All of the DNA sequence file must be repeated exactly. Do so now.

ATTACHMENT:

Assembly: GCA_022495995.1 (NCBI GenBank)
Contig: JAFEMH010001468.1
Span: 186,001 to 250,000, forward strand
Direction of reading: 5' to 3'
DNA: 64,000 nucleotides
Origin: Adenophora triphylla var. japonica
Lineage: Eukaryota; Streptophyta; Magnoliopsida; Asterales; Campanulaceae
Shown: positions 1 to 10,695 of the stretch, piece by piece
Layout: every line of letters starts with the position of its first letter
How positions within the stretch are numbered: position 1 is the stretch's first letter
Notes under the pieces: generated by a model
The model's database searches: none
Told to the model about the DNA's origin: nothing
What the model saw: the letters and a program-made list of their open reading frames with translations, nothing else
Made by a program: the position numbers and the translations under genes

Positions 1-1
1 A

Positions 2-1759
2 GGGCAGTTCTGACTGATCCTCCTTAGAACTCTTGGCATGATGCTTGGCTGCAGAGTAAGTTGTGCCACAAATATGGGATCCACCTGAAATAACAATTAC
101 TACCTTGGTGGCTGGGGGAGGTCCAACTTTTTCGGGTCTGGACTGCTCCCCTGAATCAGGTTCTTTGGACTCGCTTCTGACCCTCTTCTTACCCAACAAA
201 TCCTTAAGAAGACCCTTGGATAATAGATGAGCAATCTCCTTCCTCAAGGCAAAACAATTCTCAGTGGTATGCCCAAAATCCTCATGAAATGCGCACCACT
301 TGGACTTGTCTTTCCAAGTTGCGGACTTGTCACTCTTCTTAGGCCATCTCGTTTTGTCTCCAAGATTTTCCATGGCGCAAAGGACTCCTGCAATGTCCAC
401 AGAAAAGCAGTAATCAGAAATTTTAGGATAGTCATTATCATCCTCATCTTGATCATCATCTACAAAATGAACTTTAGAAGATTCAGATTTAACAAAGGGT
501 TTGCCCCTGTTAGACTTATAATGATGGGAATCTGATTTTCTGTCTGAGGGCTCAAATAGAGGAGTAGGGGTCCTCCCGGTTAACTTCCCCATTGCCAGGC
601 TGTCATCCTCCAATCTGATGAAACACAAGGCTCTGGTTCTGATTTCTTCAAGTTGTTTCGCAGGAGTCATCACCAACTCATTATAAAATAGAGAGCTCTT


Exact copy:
Assembly: GCA_022495995.1 (NCBI GenBank)
Contig: JAFEMH010001468.1
Span: 186,001 to 250,000, forward strand
Direction of reading: 5' to 3'
DNA: 64,000 nucleotides
Origin: Adenophora triphylla var. japonica
Lineage: Eukaryota; Streptophyta; Magnoliopsida; Asterales; Campanulaceae
Shown: positions 1 to 10,695 of the stretch, piece by piece
Layout: every line of letters starts with the position of its first letter
How positions within the stretch are numbered: position 1 is the stretch's first letter
Notes under the pieces: generated by a model
The model's database searches: none
Told to the model about the DNA's origin: nothing
What the model saw: the letters and a program-made list of their open reading frames with translations, nothing else
Made by a program: the position numbers and the translations under genes

Positions 1-1
1 A

Positions 2-1759
2 GGGCAGTTCTGACTGATCCTCCTTAGAACTCTTGGCATGATGCTTGGCTGCAGAGTAAGTTGTGCCACAAATATGGGATCCACCTGAAATAACAATTAC
101 TACCTTGGTGGCTGGGGGAGGTCCAACTTTTTCGGGTCTGGACTGCTCCCCTGAATCAGGTTCTTTGGACTCGCTTCTGACCCTCTTCTTACCCAACAAA
201 TCCTTAAGAAGACCCTTGGATAATAGATGAGCAATCTCCTTCCTCAAGGCAAAACAATTCTCAGTGGTATGCCCAAAATCCTCATGAAATGCGCACCACT
301 TGGACTTGTCTTTCCAAGTTGCGGACTTGTCACTCTTCTTAGGCCATCTCGTTTTGTCTCCAAGATTTTCCATGGCGCAAAGGACTCCTGCAATGTCCAC
401 AGAAAAGCAGTAATCAGAAATTTTAGGATAGTCATTATCATCCTCATCTTGATCATCATCTACAAAATGAACTTTAGAAGATTCAGATTTAACAAAGGGT
501 TTGCCCCTGTTAGACTTATAATGATGGGAATCTGATTTTCTGTCTGAGGGCTCAAATAGAGGAGTAGGGGTCCTCCCGGTTAACTTCCCCATTGCCAGGC
601 TGTCATCCTCCAATCTGATGAAACACAAGGCTCTGGTTCTGATTTCTTCAAGTTGTTTCGCAGGAGTCATCACCAACTCATTATAAAATAGAGAGCTCTT